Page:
In the case of systems with drives that draw power through the data cable, you can connect a standard drive if you modify the cable. You need to punch holes in the data cable to cut the power; look at the 5-1/4" cable in the same machine. Specifically, +5V is supplied on pins 3, 5, 7, 9 and 11, and +12V is supplied on pins 29, 31, and 33. All of these are ground pins on a standard floppy cable, so you need to cut them. Use a Tandy-style (straight-through, not twisted) floppy cable, like the original that came with the machine. NOTE: If you don't feel confident about modifying your floppy cable in this way, don't. If you make a mistake, you can blow out your power supply, your motherboard, your floppy drive, or all three.

To fix the cable, extract the wires you need to cut by cutting the cable lengthwise between the wires with a utility knife, taking care not to cut the wires themselves. Pin 1 is marked on the cable in red. On a standard floppy drive, all the grounds are connected together, so you don't need to worry about connecting an actual ground wire to the pins you cut. If you want to continue to use a Tandy drive in the same machine, place the standard drive at the end of the cable and the Tandy drive in the middle, and make the cuts above the connector for the Tandy drive, so that the power coming from the motherboard gets to the first (Tandy) drive but not to the second (standard) drive. Of course, you need to connect a power cable to the standard drive.

Another problem you might have with 3-1/2" drives is that the drive may not physically fit in the machine due to the placement and length of the eject button, since the drive bezel is built in to the case. If that is so, some people cut away the built-in drive bezel with a hacksaw to make a "standard" drive bay.

Finally, note that unlike most every other PC, the floppy cable in the 1000-series is not twisted, so you need to set the drive select jumper or switch on the drive. Be aware that some newer drives don't have a drive select jumper (in a Tandy, you could only use them as drive A:). Also, if you put a high-density 3-1/2" drive in a machine that doesn't support one, it works, but only as a low-density drive.

II.C.3. Can I take a floppy drive out of my old 1000 and use it in my new 100MHz Pentium?

Some 1000's use special floppy drives that draw power through the data cable, so it may take some hardware hacking to do this. The 3-1/2" drives are the culprits. See section II.C.2. A dead giveaway for a Tandy drive is that it has no power connector (there are some that do have a power connector, however - beware).

What you would need to do to put a 3-1/2" Tandy-style drive in a standard machine is cut out the wires in the data cable that the Tandy drive wants power on, disconnecting them from the motherboard, then solder the wires to a power cable. The red wire on the power cable is +5V, the black is ground, and the yellow is +12V.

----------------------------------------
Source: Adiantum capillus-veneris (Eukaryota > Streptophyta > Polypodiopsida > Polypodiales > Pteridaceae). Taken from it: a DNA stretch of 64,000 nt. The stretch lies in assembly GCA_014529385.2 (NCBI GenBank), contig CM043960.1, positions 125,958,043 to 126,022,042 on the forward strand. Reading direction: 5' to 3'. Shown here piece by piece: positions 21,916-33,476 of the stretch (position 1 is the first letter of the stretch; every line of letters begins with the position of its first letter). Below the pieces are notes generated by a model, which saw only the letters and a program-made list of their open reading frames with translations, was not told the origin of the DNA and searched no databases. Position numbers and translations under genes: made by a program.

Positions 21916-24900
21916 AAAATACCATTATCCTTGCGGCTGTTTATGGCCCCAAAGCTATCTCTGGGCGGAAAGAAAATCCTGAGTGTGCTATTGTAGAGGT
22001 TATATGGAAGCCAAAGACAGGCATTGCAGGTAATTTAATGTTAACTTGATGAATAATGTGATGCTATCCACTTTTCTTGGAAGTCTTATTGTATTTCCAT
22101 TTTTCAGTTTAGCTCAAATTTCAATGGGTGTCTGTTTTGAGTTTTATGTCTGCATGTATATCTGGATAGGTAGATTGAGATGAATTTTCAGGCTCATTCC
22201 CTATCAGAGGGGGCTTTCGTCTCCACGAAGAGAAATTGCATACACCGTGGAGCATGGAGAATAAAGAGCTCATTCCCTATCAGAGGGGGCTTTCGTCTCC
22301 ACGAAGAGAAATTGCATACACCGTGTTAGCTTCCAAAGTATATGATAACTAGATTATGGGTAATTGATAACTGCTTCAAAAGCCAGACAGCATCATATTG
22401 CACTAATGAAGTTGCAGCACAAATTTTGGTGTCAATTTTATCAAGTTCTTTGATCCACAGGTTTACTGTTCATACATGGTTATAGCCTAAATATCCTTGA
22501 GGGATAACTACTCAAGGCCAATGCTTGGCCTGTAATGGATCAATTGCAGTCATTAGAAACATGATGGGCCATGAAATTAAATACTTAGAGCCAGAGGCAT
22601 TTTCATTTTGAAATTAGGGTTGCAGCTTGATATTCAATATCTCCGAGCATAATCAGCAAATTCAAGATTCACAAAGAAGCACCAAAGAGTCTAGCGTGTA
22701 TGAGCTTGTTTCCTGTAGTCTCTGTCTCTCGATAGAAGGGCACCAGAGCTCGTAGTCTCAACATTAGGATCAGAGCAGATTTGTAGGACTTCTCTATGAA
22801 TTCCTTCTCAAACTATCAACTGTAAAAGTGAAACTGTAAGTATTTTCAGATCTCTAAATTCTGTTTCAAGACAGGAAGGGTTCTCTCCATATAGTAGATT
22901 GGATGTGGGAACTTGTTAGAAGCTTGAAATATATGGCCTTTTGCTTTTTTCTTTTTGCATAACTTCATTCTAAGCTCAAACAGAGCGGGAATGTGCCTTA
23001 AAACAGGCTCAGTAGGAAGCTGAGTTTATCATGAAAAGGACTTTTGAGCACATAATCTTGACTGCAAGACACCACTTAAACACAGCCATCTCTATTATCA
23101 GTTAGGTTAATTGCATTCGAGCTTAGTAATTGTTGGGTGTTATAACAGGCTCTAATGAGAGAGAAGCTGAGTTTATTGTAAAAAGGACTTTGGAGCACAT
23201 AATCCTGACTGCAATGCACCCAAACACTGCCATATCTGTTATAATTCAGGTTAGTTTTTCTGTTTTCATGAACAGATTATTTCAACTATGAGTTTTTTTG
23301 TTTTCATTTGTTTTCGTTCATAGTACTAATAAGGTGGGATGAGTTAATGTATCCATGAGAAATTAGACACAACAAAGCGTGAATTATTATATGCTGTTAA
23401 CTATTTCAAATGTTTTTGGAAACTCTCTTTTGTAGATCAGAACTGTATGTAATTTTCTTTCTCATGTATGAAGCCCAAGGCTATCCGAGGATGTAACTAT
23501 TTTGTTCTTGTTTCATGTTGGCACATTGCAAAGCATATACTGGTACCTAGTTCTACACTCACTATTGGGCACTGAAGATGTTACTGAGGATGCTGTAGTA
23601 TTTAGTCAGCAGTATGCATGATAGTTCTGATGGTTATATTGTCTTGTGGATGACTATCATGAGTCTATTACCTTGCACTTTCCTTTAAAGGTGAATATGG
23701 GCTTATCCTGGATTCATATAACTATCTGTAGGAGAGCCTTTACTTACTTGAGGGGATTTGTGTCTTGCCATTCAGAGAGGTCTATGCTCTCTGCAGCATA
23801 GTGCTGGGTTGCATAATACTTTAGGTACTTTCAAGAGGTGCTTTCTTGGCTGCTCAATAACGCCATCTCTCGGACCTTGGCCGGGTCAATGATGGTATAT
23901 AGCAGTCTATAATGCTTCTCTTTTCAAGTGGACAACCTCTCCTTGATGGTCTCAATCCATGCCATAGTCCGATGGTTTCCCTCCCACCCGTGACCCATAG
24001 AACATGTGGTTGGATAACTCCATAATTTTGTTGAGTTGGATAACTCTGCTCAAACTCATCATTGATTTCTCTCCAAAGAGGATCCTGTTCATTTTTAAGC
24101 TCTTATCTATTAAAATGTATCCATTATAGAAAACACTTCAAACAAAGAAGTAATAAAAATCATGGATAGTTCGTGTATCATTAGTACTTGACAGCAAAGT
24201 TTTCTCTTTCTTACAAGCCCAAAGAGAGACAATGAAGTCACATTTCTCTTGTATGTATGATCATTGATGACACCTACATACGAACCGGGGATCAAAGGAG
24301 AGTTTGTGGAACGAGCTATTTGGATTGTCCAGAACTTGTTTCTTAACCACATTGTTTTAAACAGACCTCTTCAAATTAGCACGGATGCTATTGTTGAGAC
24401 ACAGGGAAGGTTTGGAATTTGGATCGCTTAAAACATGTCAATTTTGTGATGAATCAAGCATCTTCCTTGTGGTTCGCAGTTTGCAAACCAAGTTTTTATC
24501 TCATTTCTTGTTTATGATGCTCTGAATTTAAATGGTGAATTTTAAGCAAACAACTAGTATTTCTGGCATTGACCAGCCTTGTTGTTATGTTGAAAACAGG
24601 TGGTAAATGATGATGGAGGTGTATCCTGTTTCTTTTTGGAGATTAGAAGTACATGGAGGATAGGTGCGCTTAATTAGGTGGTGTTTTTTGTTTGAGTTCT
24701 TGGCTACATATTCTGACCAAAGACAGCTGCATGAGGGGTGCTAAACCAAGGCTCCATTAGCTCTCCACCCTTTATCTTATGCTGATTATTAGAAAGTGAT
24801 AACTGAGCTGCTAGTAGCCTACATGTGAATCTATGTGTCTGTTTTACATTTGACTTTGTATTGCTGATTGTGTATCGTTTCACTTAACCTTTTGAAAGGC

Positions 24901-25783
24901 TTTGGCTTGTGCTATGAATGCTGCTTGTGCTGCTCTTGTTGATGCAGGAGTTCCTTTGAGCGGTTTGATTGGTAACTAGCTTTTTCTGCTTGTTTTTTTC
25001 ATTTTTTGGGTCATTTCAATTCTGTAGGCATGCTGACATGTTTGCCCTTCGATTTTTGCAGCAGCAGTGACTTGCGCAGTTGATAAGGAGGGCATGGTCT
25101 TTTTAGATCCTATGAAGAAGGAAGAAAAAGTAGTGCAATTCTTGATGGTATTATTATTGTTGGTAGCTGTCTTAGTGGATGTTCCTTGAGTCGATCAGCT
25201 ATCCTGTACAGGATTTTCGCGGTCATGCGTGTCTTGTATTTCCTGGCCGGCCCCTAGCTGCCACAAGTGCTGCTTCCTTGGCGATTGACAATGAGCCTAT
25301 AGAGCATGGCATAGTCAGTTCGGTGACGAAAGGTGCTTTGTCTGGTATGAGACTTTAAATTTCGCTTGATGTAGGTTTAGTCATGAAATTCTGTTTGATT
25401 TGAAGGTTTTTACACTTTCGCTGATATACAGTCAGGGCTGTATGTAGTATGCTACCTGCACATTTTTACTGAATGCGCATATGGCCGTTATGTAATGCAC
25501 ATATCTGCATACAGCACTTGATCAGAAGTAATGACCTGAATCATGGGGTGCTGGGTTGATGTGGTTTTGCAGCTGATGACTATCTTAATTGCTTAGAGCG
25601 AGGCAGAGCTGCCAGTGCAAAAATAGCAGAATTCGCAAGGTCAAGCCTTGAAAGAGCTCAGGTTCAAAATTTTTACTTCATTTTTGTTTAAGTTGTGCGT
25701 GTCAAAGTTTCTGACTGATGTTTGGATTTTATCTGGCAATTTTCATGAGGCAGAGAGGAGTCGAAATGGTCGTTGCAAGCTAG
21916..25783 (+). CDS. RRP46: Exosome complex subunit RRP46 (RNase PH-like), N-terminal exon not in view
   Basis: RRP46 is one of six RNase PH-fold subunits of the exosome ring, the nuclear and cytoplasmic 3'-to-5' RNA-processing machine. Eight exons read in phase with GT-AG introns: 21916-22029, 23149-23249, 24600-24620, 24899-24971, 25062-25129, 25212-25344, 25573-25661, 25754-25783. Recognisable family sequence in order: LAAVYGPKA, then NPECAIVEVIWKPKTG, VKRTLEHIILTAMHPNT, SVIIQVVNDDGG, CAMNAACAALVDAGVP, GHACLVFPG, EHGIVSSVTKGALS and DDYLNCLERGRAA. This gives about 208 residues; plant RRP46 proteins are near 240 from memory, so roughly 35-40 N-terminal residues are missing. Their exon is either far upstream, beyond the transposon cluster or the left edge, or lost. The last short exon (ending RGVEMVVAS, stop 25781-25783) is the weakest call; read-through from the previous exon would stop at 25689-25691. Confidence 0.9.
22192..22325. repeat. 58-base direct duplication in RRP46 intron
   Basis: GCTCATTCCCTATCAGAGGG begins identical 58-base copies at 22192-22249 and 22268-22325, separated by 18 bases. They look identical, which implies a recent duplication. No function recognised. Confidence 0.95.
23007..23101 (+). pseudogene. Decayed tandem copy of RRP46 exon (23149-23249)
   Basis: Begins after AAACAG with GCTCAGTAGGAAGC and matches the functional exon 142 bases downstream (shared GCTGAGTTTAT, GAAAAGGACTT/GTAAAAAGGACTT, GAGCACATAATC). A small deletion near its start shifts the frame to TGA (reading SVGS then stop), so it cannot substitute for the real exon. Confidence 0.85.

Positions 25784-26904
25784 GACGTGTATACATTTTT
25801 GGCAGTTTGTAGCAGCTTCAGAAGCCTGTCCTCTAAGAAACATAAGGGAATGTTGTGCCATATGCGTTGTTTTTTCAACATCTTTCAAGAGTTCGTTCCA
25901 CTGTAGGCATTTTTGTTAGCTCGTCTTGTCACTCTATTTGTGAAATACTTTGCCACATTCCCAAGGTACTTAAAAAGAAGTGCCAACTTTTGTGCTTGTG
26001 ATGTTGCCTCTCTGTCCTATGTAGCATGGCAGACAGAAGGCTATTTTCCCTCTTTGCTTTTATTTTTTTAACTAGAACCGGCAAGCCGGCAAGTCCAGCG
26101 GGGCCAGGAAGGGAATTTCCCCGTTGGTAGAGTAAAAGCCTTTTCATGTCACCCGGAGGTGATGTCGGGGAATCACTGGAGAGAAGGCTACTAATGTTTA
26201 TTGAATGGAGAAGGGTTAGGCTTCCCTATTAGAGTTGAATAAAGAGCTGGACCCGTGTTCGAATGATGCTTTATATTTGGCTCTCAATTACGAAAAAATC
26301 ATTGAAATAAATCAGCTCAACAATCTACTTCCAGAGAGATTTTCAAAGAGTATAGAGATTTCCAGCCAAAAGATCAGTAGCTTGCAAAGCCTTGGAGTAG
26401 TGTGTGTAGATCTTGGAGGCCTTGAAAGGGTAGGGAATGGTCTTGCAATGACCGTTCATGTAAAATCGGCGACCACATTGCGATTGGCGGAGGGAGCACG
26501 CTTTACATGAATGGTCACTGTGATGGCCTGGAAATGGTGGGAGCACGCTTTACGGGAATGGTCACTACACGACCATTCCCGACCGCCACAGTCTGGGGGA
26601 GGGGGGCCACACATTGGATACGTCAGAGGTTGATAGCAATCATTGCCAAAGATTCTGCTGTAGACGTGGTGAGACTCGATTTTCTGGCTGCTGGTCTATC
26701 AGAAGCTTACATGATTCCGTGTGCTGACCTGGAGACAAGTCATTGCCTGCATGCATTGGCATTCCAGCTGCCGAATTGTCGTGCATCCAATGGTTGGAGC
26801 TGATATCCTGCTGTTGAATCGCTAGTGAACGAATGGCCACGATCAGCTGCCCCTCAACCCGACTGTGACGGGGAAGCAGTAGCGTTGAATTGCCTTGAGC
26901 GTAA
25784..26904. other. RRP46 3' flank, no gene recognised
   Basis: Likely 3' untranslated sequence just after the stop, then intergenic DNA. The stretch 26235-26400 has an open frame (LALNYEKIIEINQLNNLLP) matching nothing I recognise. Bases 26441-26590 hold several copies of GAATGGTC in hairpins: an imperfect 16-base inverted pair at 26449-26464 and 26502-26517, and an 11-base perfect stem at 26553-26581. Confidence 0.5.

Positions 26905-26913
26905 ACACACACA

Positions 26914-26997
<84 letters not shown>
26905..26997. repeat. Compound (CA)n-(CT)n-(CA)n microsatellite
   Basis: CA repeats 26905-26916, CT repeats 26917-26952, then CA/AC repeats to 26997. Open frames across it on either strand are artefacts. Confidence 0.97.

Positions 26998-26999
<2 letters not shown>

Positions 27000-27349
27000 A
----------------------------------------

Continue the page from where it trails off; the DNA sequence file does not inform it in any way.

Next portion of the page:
II.C.4. There's a port on the back for an external floppy drive. Where do I get those?

The 1000EX and HX had this port. There was a 360k external drive, catalog number 25-1060, and a 720k external drive, catalog number 25-1061. Check eBay for them and see section IV.G.

II.C.5. Where do I get a replacement floppy drive?

The following systems use special 3-1/2" 720k floppy drives that draw power through the data cable: 1000HX, RL's, RLX's, RSX's, SL/2 (drive A: only), TL's, and TX. You must replace those drives with another Tandy-style drive. No company, to my knowledge, has Tandy-style floppy drives for sale any more. As with systems that use the old Tandy keyboard (see section II.E.1.), probably the best way to get a replacement is to buy another whole system that has the drive you need in it; 1000-series systems are found for sale on eBay routinely.

The original 1000, A, HD, EX, SX, and SL use standard 360k floppy drives. Computer Reset still sells them; see section IV.G. You might need to replace the floppy cable if you replace the drive.

The RLX's and RSX's use 1.44M floppy drives that draw power through the data cable. Like the 720k versions, these Tandy-style drives are no longer available. Tandy used these type of drives in many later models, so you can probably find a system for sale on eBay that has the drive you need (check the Radio Shack support site to find out the specifications for a given system).

II.C.6. My 720k floppy drive formats disks at 360k. What can I do?

This can happen if you upgrade the DOS version (see section III.A.2.), or after adding a 720k drive to an older system that didn't come with one. Use the DRIVPARM command in CONFIG.SYS:

DRIVPARM=/D:0 /F:2 /H:2 /S:9 /T:80

(For drive A: - drive B: is /D:1, etc.) If that doesn't work, try DRIVER.SYS instead:

DEVICE=DRIVER.SYS /D:0 /F:2 /H:2 /S:9 /T:80

DRIVER.SYS will create a new drive letter, while DRIVPARM will not - see your DOS manual. There are also third-party utilities to deal with this situation, for example:


Note that you must be running DOS 3.2 or later for any of the above to work. If you are still using 2.11, it is time to upgrade. Get the SX disk set from the system directory on the Tvdog site for Tandy DOS 3.2.

II.D. Hard Disks

II.D.1. How can I install a hard drive?

It depends on which model 1000 you have.